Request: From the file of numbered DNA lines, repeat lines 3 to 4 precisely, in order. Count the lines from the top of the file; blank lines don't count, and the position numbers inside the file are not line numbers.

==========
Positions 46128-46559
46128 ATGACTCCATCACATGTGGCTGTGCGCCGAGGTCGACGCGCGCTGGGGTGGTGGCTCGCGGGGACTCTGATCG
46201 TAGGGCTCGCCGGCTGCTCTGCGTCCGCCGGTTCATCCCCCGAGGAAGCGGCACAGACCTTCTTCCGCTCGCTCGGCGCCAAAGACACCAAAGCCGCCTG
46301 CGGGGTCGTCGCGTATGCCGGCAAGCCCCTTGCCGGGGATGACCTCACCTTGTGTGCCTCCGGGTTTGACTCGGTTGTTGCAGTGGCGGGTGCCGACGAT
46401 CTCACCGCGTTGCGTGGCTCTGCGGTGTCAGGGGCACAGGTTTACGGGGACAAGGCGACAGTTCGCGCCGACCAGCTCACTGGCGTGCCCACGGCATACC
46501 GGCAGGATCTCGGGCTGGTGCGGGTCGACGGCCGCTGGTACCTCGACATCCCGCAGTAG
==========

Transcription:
46201 TAGGGCTCGCCGGCTGCTCTGCGTCCGCCGGTTCATCCCCCGAGGAAGCGGCACAGACCTTCTTCCGCTCGCTCGGCGCCAAAGACACCAAAGCCGCCTG
46301 CGGGGTCGTCGCGTATGCCGGCAAGCCCCTTGCCGGGGATGACCTCACCTTGTGTGCCTCCGGGTTTGACTCGGTTGTTGCAGTGGCGGGTGCCGACGAT